Clarion call for 'renewal'.


Queensland's Labor Government, under Premier Anna Bligh, has been returned to power for another term.  In her election night speech, she acknowledged that the swing against Labor had given a strong message to the government, and gave an undertaking for renewal within cabinet and the process of government..  We can hope that this promised renewal, and the extraordinarily strong position that the Premier now has as Australia's first elected female head of state, means that she can show some real strength in correcting some of the situations she inherited from the former Beattie administration.  In particular, she gave an undertaking to 'the regions' for a better performance by government on regional issues. A good place to start would be in the electorates north of Brisbane where Labor lost every single seat in the entire region...

One 'regional' issue that must be very obvious to the new government team is the Traveston Crossing Dam proposal.  The former Minister for Sustainability,  Andrew MacNamarra, specifically named it as one of the key factors in losing his seat of Hervey Bay.  A look at the electoral map shows that Labor lost every single electorate in the region north of Brisbane where the proposed dam and water infrastructure was an election issue.  In this 'region'  the voters in the seats of Buderim, Bundaberg, Burnett, Caloundra, Glasshouse, Gympie, Hervey Bay, Kawana, Maroochydore, Maryborough, Nanango, Nicklin, Noosa made their feelings very obvious to the government at the ballot box.  There is not one hint of Labor red on the electoral map in the entire region, not even in the high-growth, highly urbanized coastal cities of the Sunshine Coast.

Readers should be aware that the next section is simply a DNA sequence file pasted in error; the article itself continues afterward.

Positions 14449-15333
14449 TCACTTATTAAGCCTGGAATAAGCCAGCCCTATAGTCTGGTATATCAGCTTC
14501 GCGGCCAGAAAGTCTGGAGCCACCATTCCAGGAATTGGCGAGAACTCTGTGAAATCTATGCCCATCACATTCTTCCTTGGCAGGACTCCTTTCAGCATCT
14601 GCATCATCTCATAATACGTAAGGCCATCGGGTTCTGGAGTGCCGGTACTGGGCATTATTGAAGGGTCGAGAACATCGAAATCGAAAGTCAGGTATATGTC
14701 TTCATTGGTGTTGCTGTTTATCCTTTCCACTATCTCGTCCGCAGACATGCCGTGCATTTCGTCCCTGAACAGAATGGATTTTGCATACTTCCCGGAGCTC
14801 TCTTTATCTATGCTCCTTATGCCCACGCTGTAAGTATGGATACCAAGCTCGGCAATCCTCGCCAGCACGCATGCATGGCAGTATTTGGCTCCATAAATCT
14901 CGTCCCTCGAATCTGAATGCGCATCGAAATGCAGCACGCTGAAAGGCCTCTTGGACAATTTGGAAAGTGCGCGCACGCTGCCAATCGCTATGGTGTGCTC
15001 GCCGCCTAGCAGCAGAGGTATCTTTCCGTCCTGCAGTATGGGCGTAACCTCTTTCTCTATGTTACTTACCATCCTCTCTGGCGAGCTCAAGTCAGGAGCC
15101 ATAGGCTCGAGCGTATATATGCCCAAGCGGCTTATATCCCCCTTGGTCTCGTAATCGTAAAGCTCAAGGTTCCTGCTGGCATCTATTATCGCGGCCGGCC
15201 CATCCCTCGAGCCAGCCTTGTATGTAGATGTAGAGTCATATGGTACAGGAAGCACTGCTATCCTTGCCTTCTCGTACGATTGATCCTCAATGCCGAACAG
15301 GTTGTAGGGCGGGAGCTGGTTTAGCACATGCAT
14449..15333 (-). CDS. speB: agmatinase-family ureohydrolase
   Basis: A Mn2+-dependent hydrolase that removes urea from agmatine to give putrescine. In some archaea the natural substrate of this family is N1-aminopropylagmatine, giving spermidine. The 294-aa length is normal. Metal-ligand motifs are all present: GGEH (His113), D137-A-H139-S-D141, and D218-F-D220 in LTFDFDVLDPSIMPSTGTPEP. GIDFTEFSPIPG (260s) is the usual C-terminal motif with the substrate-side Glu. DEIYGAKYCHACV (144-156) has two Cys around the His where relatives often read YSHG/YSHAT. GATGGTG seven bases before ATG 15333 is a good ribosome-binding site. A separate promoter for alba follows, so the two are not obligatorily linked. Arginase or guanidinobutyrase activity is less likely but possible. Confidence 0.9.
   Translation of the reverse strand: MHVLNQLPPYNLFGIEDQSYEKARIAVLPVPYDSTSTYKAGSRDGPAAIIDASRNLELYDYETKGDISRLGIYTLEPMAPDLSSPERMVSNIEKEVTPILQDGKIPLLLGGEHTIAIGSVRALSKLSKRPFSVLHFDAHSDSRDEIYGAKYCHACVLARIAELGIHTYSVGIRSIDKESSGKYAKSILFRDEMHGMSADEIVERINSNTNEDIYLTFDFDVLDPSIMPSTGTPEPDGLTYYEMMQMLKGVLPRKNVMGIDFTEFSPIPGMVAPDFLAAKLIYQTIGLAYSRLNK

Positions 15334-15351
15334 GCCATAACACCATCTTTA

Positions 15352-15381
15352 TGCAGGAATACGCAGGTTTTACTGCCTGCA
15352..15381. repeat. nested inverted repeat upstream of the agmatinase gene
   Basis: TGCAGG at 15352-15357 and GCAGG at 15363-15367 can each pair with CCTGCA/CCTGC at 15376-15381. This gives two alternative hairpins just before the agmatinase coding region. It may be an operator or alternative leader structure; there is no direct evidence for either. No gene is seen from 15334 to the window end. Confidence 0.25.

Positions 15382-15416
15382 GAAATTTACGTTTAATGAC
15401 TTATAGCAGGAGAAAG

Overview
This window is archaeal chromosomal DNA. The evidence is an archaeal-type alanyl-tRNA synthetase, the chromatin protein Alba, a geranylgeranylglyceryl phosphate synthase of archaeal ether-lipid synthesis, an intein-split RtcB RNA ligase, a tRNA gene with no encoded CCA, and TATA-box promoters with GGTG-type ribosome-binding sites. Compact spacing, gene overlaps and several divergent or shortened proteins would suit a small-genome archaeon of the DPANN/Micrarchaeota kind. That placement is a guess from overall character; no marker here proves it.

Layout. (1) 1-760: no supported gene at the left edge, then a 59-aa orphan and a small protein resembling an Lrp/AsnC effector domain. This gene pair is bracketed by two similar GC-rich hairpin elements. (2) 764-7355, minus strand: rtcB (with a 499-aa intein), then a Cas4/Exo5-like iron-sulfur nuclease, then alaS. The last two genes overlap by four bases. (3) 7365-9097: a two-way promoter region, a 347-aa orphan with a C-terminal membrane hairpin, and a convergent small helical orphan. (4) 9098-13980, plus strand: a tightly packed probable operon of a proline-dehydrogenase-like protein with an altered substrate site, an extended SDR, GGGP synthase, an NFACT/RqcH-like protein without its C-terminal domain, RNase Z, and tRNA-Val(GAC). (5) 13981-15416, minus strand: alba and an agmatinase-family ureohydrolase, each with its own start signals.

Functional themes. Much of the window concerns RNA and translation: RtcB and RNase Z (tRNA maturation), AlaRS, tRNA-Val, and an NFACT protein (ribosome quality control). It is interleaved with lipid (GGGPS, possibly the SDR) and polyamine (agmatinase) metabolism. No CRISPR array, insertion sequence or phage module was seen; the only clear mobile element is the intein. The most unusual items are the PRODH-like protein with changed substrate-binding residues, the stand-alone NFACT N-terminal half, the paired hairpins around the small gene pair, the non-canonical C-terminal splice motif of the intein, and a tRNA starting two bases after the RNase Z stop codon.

As a Premier with a responsibility to all Queenslanders, not just those in the Labor held seats in Brisbane and outer suburbs, we ask Anna Bligh to listen to this clear clarion call from this 'region',  Something is very wrong in the way that people in these electorates have been treated by successive Labor governments.  Perhaps some of the promised 'renewal' in the way that the Queensland Government intends to go about its business over the next few years can start here. 

A better solution to SEQ water security, one that all Queenslanders can support, one that doesn't destroy another river system, one that doesn't include a dam at Traveston Crossing. That  would be the sort of renewal that would live up to the election night rhetoric.  A loss of every single seat in the region cannot be regarded as a mandate for "more of the same".